Conventional re-calibration may involve taking the heater unit to a workshop or other location, where it can be hooked up to test equipment to test operation of the detection circuitry. If the components have drifted, the technician may be able to at least partially restore the desired operating conditions such as by replacing some of the components or adjusting those that can be varied in situ, such as one or more potentiometers or the like. The re-calibrated heater unit is then returned to service. Conventional re-calibration of the heater unit presents a number of disadvantages. Often, the range over which adjustments can be made, such as of the potentiometers, is insufficient to restore the original operating range. Further, re-calibration may not always result in obtaining proper settings. Moreover, the heater unit may be operating for some period of time while not properly calibrated. Additionally, heater units may be taken out of service on a regular re-calibration schedule, even if it turns out that, on testing, the unit is still within specification. Thus, conventional re-calibration adds to cost and resource demands to users, not to mention the risk of delay in providing desired operation of a respiratory system.
The present invention provides a method and apparatus to automatically calibrate relative to the detection circuitry without the drawbacks associated with conventional re-calibration of heater units. To that end, and in accordance with the principals of the present invention, the detection circuitry is adapted to selectively couple to the thermistor or to at least a first source having an impedance corresponding to a temperature at which the amplifier would be expected to output a minimum voltage signal, and the processor is adapted to determine and output an adjustable offset signal which sets the offset of the amplifier based on digital temperature signals obtained from the first source. Typical of thermistors is that their impedance goes down as the temperature to which they are exposed goes up. In that case, the amplifier is expected to output a minimum voltage signal in response to an impedance representing the high end of the range of temperatures over which the thermistor is expect to be exposed. The first source may thus be selected to have an impedance corresponding to the expected impedance of the thermistor when exposed to a temperature at the high end of the expected temperature range.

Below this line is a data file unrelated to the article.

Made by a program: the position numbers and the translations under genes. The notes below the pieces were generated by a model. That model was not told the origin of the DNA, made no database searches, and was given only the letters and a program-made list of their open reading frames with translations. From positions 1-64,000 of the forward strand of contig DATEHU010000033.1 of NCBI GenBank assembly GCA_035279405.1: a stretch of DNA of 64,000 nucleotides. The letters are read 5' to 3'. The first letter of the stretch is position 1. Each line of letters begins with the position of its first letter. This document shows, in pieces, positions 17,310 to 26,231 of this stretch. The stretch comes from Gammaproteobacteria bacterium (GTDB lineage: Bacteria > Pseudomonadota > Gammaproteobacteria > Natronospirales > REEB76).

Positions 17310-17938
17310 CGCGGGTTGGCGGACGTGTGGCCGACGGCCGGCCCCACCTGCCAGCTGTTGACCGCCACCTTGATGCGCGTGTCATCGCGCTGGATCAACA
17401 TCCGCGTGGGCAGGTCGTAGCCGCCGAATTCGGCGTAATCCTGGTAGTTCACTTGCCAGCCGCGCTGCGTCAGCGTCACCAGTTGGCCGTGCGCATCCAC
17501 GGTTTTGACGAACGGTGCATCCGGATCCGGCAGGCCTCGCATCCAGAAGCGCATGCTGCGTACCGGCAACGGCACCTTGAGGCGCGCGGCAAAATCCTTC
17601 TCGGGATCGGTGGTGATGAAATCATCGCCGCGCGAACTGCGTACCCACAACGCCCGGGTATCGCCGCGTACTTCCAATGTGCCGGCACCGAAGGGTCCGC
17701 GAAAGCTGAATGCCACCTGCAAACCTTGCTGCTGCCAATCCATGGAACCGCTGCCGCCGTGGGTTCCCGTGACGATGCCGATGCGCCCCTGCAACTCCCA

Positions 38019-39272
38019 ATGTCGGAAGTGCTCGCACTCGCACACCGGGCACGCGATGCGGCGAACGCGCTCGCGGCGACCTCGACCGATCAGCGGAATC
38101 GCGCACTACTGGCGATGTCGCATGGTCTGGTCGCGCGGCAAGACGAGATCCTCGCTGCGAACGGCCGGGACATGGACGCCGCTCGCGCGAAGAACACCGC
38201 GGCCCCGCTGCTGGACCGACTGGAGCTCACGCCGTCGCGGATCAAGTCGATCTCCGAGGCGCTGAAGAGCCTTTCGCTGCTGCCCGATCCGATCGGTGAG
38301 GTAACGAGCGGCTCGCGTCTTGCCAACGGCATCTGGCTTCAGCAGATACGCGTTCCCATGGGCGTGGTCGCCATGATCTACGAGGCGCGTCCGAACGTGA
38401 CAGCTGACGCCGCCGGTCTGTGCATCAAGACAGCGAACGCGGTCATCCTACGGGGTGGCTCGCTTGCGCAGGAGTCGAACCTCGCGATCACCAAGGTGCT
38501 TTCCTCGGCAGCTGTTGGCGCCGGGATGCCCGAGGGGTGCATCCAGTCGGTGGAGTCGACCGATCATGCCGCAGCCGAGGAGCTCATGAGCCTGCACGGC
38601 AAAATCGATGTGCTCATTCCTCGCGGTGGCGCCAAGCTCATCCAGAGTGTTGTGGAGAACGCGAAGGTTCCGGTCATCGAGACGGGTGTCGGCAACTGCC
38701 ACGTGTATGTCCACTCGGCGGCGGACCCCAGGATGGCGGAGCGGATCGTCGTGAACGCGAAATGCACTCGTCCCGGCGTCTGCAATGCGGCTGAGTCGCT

In one embodiment, the offset signal from the processor is a digital word that is converted to an analog signal by a D/A converter, the output of which is coupled, such as via a resistor, to the amplifier input to thus provide automatic calibration of the offset by the processor, rather than requiring a technician to adjust same. Additionally, in one embodiment, while the processor is obtaining digital temperature signals from the first source, the processor adaptively adjusts the offset signal until the digital temperature signal from the detection circuitry sufficiently correlates to an expected digital signal. The offset signal thus obtained is then set for use as the offset of the amplifier during subsequent temperature readings from the thermistor.